Green Clean – Chametz and Environmental Sustainability


Thanks to Hazon’s own Barbara Lerman-Golomb for her environmental reflections and meditations on Passover!

Passover is a natural time to take an “environmental inventory” of the chametz in our world and to be mindful of the simple lives our ancestors led in the desert in their pursuit of freedom. Chametz is the Hebrew term for any of the five basic biblical grains which traditionally observant Jews remove from their homes. These include wheat, rye, oats, barley, and spelt—that have been mixed with water and allowed to ferment. Eastern European Jews also consider chametz to include a variety of beans, peas, rice, corn, peanuts, and other foods which could be ground and made into flour or bread.

When our ancestors were dwelling in the desert, they had no choice but to live simply. In our day, simplicity has come to mean conservation, not using more than you need, and not being wasteful. Jewish law prohibits wasteful consumption. When we waste resources, we are violating the law of bal tashchit—Do not destroy. (Deuteronomy 20: 19-20).

Matzah itself is a symbol of simplicity and humility, and is a metaphor for getting back to basics and our natural selves. It is in contrast to our leavened or puffed up, over-inflated selves caught up in accumulation and over-consumption. In A Night of Questions, A Passover Haggadah, Rabbi Michael Strassfeld further explains the paradox of matzah. Not only was it the bread that our ancestors did not have time to let rise as they fled Egypt, but it is also the bread that they ate as slaves. Yet, even in its simplicity, it was filling and satisfying—supporting the old adage that less is more. And since matzah is the bread that took us from slavery to freedom, it is also a symbol of the possibility for change. We can use this as an inspiration for making the kind of changes and choices that lead to a more sustainable lifestyle.

We need to take immediate steps to initiate these changes and to slow down the rate in which we are destroying, depleting, and wasting our natural resources.

The current way we generate and use energy, for example, threatens the health and existence of all creation. Because of our excessive and inefficient burning of fossil fuels (oil, coal, and natural gas) to produce energy, with less than 5% of the world’s population, the US produces 25% of the greenhouse gas emissions that create air pollution and contribute to climate change and global warming. Climate change is causing a rise in sea levels resulting in flooding; drought resulting in famine; the destruction of natural habitats endangering species; and an increase in the rates of asthma, respiratory illness and infectious diseases.

These environmental plagues are a reminder that climate change is an issue of justice. We are already witnessing that those most vulnerable–low-income communities, indigenous peoples, the elderly, and children–those who can least afford health care or to relocate when faced with economic or cultural displacement are suffering disproportionately. “Justice, justice, you shall pursue, in order that you and your children may live.” (Deuteronomy 16:20). Pikuach nefesh teaches us that saving a life is paramount to all else. Our ancestors took the steps to save themselves and future generations as they fled from slavery to freedom. We need to break free from the wasteful consumption that enslaves us to ensure our own survival.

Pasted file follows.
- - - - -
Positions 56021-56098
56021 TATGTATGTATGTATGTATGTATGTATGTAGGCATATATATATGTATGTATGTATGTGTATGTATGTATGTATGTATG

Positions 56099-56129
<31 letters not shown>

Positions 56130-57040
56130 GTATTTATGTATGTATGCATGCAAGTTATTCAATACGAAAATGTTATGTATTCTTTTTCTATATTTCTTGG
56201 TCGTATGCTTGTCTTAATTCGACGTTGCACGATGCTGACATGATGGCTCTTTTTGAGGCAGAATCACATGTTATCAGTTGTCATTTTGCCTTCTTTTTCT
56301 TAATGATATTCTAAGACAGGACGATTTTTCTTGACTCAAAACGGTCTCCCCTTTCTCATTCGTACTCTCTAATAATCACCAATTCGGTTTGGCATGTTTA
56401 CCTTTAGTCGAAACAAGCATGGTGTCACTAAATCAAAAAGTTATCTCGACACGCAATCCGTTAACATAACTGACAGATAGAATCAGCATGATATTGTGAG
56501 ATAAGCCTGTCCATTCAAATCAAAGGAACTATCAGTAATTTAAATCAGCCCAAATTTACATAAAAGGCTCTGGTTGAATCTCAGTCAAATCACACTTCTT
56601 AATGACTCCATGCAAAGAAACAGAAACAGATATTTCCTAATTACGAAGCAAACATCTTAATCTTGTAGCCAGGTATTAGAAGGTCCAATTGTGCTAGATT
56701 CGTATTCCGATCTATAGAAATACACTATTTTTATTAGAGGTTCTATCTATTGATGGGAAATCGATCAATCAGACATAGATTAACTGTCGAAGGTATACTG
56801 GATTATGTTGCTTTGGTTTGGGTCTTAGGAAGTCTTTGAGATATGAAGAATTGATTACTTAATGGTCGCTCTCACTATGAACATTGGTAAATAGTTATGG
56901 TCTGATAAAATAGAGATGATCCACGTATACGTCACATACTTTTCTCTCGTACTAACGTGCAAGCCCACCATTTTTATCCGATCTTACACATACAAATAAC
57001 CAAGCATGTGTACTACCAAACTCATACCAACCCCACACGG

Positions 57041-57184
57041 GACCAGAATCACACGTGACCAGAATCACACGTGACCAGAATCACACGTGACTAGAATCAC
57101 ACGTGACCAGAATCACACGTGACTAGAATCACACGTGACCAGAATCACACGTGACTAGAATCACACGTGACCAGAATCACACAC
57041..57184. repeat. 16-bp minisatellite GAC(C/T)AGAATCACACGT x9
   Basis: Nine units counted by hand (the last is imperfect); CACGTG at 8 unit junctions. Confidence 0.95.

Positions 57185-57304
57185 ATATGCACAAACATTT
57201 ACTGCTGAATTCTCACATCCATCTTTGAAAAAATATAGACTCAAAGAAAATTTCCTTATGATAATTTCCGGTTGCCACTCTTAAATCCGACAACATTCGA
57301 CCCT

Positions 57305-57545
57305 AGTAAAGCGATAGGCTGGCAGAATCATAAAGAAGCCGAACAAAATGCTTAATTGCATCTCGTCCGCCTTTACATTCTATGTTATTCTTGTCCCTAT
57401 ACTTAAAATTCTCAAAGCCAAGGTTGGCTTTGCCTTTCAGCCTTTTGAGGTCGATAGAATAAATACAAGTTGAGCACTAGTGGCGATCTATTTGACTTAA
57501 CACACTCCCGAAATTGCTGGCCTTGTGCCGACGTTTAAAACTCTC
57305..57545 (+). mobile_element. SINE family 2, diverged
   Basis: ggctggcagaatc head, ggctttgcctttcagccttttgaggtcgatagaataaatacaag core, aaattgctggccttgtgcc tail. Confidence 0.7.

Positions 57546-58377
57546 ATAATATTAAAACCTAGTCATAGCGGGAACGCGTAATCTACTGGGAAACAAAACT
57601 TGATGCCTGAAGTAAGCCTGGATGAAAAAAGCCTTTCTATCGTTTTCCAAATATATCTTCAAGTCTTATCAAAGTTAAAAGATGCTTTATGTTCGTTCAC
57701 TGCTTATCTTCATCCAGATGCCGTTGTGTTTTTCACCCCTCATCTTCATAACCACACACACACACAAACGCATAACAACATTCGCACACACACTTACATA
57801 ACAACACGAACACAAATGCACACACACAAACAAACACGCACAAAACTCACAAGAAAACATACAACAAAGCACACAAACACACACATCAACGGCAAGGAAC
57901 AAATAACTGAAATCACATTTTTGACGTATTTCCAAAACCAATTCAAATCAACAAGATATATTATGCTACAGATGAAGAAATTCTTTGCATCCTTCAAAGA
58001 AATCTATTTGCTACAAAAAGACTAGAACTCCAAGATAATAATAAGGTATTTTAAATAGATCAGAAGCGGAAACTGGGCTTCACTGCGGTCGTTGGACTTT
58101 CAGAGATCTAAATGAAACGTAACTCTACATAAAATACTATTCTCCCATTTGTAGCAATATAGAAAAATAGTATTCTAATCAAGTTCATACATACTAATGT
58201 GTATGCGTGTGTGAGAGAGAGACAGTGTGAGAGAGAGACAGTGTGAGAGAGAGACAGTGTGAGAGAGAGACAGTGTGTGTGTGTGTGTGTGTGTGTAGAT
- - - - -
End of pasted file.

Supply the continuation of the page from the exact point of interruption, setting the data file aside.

Energy conservation is actually an ancient mitzvah. Rav Zutra, in the Talmud (Shabbat 67b), mandates fuel efficiency saying that those who burn more fuel than necessary violate the law of not wasting (bal tashchit). Let us be inspired this holiday season by the simple lives our ancestors led and take action towards the greening of our homes and synagogues. To begin the process, conduct an energy audit: Turn the thermostat down in the winter and up in the summer; Switch to compact fluorescent light (CFL) bulbs that use 75% less energy than regular incandescent bulbs and last seven times longer; Adjust the water temperature on your hot water heater to 110 Fahrenheit; Contact your pubic utility and find out how you can purchase clean, safe, renewable energy; Commit to making your next automobile a fuel efficient hybrid or high-mileage (over 30 mpg average) vehicle. Work towards water conservation, waste management, and toxics reduction. In fact, while removing the chametz in preparation for Passover, consider freeing your home of chemical cleaners and other toxins. Determine the proper way to dispose of these products based on waste management facilities in your community and replace them with more natural substitutes that do not threaten the health of you and your family.

Just as our ancestors left their footprints in the sand and greatly impacted all those who followed, we too are leaving our eco-footprints on Earth. This Passover let us step lightly and work towards removing the chametz from our world that threatens the health of our planet and its inhabitants. And, let us convey to our children the moral and imperative message of simplicity through our deeds. Dayenu!

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2 Responses to “Green Clean – Chametz and Environmental Sustainability”

  1. Jonathon Hubbert Says:

    Delightful description and wonderful religeous history lesson.

    Shalom … from a shabesh goy.

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